Andrew Scheer rarely misses a chance to remind voters he didn’t experience anything like the glamorous upbringing of a certain other federal politician. “We didn’t have a lot of money,” the Conservative leader said in a typical section of a speech to his party’s convention in Halifax last summer. Then Scheer added, as he often does, what seems to be his favourite telling detail: “We didn’t have a car, so we had to take the bus everywhere we went.”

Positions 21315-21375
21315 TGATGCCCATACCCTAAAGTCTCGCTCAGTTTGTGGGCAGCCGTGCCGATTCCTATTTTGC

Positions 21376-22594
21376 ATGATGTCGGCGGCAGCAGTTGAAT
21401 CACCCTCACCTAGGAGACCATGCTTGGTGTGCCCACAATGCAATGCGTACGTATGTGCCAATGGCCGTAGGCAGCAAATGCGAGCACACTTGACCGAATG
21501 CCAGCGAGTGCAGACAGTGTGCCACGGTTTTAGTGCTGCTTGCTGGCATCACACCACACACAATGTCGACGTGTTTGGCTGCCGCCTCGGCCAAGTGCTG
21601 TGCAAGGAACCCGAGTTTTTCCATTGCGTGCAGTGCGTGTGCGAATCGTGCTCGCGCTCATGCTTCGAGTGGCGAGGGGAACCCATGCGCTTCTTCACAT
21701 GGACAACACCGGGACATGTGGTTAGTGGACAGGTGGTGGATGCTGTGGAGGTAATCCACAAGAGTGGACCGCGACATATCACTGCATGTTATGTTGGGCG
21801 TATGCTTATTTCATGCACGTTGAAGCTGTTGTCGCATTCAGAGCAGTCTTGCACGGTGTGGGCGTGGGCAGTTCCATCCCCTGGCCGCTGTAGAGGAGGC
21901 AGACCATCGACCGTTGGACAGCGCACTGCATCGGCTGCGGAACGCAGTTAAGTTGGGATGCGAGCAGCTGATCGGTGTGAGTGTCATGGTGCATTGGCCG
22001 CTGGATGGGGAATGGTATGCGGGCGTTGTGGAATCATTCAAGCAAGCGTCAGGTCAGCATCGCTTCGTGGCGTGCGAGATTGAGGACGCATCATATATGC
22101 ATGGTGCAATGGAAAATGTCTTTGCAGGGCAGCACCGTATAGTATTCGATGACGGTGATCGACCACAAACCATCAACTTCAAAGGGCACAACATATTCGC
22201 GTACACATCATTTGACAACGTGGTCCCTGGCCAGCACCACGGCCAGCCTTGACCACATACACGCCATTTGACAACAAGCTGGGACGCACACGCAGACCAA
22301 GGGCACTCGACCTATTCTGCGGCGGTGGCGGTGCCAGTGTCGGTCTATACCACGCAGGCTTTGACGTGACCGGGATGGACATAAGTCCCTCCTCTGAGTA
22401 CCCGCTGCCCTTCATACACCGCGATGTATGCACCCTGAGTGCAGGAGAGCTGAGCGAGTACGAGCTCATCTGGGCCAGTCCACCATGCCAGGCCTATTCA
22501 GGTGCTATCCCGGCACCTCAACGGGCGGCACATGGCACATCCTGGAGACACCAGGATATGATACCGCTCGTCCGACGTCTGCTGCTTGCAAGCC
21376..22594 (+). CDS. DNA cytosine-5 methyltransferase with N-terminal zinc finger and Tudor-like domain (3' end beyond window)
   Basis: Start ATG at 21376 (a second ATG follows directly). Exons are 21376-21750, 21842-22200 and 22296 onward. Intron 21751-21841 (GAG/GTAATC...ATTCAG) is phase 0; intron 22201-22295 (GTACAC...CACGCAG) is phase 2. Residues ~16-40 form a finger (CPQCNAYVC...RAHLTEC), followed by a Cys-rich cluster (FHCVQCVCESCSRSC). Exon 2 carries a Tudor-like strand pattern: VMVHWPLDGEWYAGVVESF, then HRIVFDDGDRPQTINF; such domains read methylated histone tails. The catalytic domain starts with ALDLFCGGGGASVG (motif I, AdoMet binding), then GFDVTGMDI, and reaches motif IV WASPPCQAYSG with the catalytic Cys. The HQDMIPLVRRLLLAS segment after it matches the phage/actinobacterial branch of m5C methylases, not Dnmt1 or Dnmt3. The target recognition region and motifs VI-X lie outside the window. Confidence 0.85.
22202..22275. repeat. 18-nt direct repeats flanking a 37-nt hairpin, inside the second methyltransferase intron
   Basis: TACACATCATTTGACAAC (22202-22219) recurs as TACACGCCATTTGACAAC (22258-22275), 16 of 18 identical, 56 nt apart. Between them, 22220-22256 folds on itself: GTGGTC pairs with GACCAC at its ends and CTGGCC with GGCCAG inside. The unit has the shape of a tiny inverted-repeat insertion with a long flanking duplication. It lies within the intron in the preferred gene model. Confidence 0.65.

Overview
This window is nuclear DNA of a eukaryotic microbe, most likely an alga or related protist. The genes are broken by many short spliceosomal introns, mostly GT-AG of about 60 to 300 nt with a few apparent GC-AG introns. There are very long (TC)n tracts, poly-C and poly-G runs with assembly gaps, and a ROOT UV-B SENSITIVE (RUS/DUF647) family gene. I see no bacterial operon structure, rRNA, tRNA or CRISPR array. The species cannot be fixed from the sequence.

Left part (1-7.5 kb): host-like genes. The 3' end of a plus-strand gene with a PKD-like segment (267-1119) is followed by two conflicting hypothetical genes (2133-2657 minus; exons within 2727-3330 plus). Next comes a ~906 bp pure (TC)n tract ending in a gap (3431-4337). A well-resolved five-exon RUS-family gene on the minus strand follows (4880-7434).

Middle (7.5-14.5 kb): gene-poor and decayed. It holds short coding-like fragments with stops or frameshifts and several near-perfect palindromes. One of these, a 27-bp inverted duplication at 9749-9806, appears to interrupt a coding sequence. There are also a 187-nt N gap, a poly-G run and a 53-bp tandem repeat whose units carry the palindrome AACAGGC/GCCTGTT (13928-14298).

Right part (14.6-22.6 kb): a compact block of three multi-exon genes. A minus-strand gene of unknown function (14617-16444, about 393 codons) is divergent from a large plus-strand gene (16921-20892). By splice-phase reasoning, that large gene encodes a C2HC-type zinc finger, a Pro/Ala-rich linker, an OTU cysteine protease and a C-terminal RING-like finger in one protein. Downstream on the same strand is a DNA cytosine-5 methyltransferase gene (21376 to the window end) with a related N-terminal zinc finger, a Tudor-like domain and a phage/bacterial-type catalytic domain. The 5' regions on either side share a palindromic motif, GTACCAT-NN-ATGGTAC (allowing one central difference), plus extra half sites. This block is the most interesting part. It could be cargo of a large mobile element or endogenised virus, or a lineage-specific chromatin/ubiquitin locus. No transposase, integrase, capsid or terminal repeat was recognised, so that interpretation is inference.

In a speech to the Canadian Club in Toronto in 2017, Scheer told of how, when interest rates spiked in the early 1980s, his father had to swallow his pride to hold onto the family home. “It’s not easy,” he said, “to go to a friend to ask for money to pay down the mortgage so that you can stay in the house.” He also described his parents’ response when, as an 18-year-old, he was accepted into the University of Ottawa. “They said I could live at home for free, and that was their contribution to my post-secondary education,” he said.